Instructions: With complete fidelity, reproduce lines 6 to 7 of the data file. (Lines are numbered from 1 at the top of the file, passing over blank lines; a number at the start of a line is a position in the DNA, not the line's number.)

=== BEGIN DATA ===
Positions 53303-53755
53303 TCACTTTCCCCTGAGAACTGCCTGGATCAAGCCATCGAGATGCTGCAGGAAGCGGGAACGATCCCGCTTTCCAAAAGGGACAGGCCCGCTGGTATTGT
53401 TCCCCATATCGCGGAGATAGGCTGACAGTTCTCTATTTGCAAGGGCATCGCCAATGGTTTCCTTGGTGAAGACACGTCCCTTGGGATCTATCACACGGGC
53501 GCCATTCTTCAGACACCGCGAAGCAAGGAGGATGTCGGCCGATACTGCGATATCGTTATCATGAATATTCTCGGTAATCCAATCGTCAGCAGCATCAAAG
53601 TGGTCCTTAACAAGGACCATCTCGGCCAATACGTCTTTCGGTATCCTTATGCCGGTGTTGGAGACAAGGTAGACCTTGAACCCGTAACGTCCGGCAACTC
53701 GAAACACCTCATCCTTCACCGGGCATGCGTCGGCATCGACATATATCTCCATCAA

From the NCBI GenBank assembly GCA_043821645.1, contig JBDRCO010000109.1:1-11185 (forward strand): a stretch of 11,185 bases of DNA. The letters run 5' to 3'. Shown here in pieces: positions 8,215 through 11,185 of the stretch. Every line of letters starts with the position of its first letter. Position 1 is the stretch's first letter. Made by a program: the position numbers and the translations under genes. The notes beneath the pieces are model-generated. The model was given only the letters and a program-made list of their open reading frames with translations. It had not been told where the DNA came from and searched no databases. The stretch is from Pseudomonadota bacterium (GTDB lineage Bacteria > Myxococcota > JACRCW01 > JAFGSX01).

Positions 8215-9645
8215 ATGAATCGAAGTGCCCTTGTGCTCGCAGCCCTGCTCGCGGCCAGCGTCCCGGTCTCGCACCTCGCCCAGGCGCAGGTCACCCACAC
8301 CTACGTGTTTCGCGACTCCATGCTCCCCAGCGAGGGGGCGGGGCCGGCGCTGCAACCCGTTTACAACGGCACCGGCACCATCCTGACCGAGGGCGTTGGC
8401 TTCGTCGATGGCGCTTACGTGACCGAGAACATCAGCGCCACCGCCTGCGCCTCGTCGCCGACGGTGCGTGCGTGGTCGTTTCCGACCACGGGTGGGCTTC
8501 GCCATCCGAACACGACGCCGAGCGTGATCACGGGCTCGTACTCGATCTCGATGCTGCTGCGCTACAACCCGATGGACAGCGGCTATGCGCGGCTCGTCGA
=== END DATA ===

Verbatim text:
53701 GAAACACCTCATCCTTCACCGGGCATGCGTCGGCATCGACATATATCTCCATCAA

From the NCBI GenBank assembly GCA_043821645.1, contig JBDRCO010000109.1:1-11185 (forward strand): a stretch of 11,185 bases of DNA. The letters run 5' to 3'. Shown here in pieces: positions 8,215 through 11,185 of the stretch. Every line of letters starts with the position of its first letter. Position 1 is the stretch's first letter. Made by a program: the position numbers and the translations under genes. The notes beneath the pieces are model-generated. The model was given only the letters and a program-made list of their open reading frames with translations. It had not been told where the DNA came from and searched no databases. The stretch is from Pseudomonadota bacterium (GTDB lineage Bacteria > Myxococcota > JACRCW01 > JAFGSX01).